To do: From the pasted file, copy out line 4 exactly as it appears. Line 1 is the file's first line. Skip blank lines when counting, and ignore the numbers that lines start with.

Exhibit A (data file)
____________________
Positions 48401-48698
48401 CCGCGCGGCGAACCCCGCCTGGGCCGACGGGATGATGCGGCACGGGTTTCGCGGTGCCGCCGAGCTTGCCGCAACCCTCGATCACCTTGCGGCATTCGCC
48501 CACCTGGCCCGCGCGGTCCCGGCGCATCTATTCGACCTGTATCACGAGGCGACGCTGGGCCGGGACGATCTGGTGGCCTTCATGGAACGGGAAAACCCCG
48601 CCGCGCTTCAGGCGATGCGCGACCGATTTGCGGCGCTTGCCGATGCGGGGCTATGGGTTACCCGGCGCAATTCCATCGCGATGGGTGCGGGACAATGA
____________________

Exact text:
48601 CCGCGCTTCAGGCGATGCGCGACCGATTTGCGGCGCTTGCCGATGCGGGGCTATGGGTTACCCGGCGCAATTCCATCGCGATGGGTGCGGGACAATGA